Production Summary


Co- Vice Chair

Diego Gomez Maldonado,

Auburn University





Production Summary

Activities in the production of Cellulose Nanomaterials (CN) has greatly accelerated over the past 5 years.  To help track this progress the NanoDivision has teamed up with Jack Miller to summarize the past and current state of the industry that is in the public domain.  Information presented here are extracted from reports produced by Jack Miller.  Periodic updates will be made to this website so that the information remains current. If anyone has additional updates, comment or corrections please contact Jack Miller.  



Jack Miller's Bio:

Jack Miller is Principal Consultant, Market-Intell LLC, which he founded in 2005 and re-branded as Biobased Markets in 2018. Jack is also an Associate Consultant with RISI and a member of the Advisory Board of Sweetwater Energy, a biorefinery company. Jack served as Business Development Consultant with CelluForce, Inc., from 2011 to 2013, and was Consulting Manager, Global Nanocellulose Sales, American Process, Inc., in 2014 and 2015. Prior to 2005 Jack enjoyed a long career in the pulp and paper industry.

Jack is the author of Nanocellulose Challenges and Opportunities: End User Perspectives, published by TAPPI in 2018 and Nanocellulose Producers, Products and Applications, A Guide for End Users, published by TAPPI in 2017. He is also the author of Nanocellulose: Technology, Applications, and Markets, published by RISI in 2014, and Lignin: Technology, Applications, and Markets published by RISI in 2017.

Jack is currently working on a new study of markets for nanocellulose in packaging, which will be available from RISI in the next few months.



Cellulose Nanocrystals (CNC)



Updates with CNC Production

Sweetwater Energy is a new addition to the list of CNC producers. Sweetwater is a biorefinery that that has patented processes for low cost production of a full range of high quality biorefinery products including pure lignin, activated carbon, C5/C6 sugars, and most notably, microcrystalline cellulose (MCC) which can readily be converted to cellulose nanocrystals (CNC). Sweetwater operates a pilot plant in Rochester NY and has begun construction of a commercial scale facility in Estonia.

Klabin, another new addition to the list,acquired an equity position in Melodea in February, 2018.  Melodea’s 35 tpy CNC plant in Örnsköldsvik, Sweden is in the final stages of commissioning and is scheduled to start commercial production before the end of 2018.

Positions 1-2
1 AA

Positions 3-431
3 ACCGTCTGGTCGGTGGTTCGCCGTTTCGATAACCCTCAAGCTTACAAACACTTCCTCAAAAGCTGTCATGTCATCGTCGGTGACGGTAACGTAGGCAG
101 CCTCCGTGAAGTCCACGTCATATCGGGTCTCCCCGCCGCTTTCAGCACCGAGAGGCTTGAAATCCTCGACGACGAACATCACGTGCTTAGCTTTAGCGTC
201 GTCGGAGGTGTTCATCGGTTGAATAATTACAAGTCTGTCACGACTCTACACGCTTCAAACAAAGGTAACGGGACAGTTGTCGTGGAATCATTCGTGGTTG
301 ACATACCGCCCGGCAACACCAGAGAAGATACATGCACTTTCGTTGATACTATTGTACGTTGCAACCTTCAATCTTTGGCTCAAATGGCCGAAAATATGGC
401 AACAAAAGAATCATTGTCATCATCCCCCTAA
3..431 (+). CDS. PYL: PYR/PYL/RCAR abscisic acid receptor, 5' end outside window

Cellulose Nanofibrils (CNFs) and Microfibrilated Cellulose (MFC)



The terms cellulose nanofibrils and microfibrillated cellulose are being used interchangeably. There is considerable overlap in specifications, and, as the figure below shows, many of these materials contain a mix of nano-scale and micro-scale particles. Some producers prefer to call their material “nano” because it sounds more advanced, while others prefer to call it “micro” because of perceptions about environment, health, and safety issues. Both CNF and MFC are generally included in discussions of cellulose nanomaterials. Here we will use the terminology the producers use.

Sources suggest that the largest volumes are in captive paper and paperboard markets, i.e., mills quietly producing MFC or CNF and using it in their own products. Although most of these are not identified, one estimate suggests that this volume runs to tens of thousands of tonnes of MFC/CNF.   



CNF & MFC Production Capacity
Updates with CNF & MFC Production

Turners Falls Paper, the first commercial installation of the GL&V FibreFine technology, closed in April 2017 due to conditions in paper markets. GL&V reports that there have been numerous trials at various mills, with several possible new installations, but details remain confidential. Actively marketing technologies and equipment for mills to produce these materials

FiberLean had capacity for 8,000 tonnes of MFC, approximately 40,000 tonnes of FiberLean MFC Composite, at the beginning of 2018.  Actively marketing technologies and equipment for mills to produce these materials.  In June, 2018, a new FiberLean MFC installation started up at the NorPaper mill in Nantes, France. The plant is expected to produce a minimum of 800 tonnes per year of MFC. 

Borregaard Exilva is reported to be the first commercial scale MFC. Following successful trials with the RISE Innventia mobile pilot plant, full scale testing of packaging products with Exilva is now underway with BillerudKorsnäs.

American Process announced the launch of its GreenBox++® technology for chemical-free production of corrugating medium. In 2016 API installed a demonstration line at its Thomaston, Georgia biorefinery for production of up to 0.5 tons per day of high lignin content cellulose nanofibrils, GB-FibrilsTM, using the GreenBox front-end technology, and has reported collaborations with containerboard mills in the U.S., Canada, and Malaysia. 

The Kyoto University Research Institute for Sustainable Humanosphere (RISH) has established a pilot plant with a capacity of one tonne per year of thermoplastic resins with 10 wt.% CNF. Seiko PMC constructed a pilot plant based on this Kyoto process in 2013, and Nippon Paper did so in 2017.

Stora Enso had a test market with 100 million Elopak packages with MFC-containing liquid packaging board. Imatra is reported as a pilot plant, but “Stora Enso invested EUR 9 million in new MFC production at Imatra, Ingerois and Fors mills. The new capacity corresponds to 500,000 tonnes of board made with MFC after a ramp-up period of 3–5 years.” At 3% to 5% MFC, that would be 6,000 to 10,000 tonnes of MFC capacity. Contacts at Stora Enso have not responded to requests for current updated capacity information.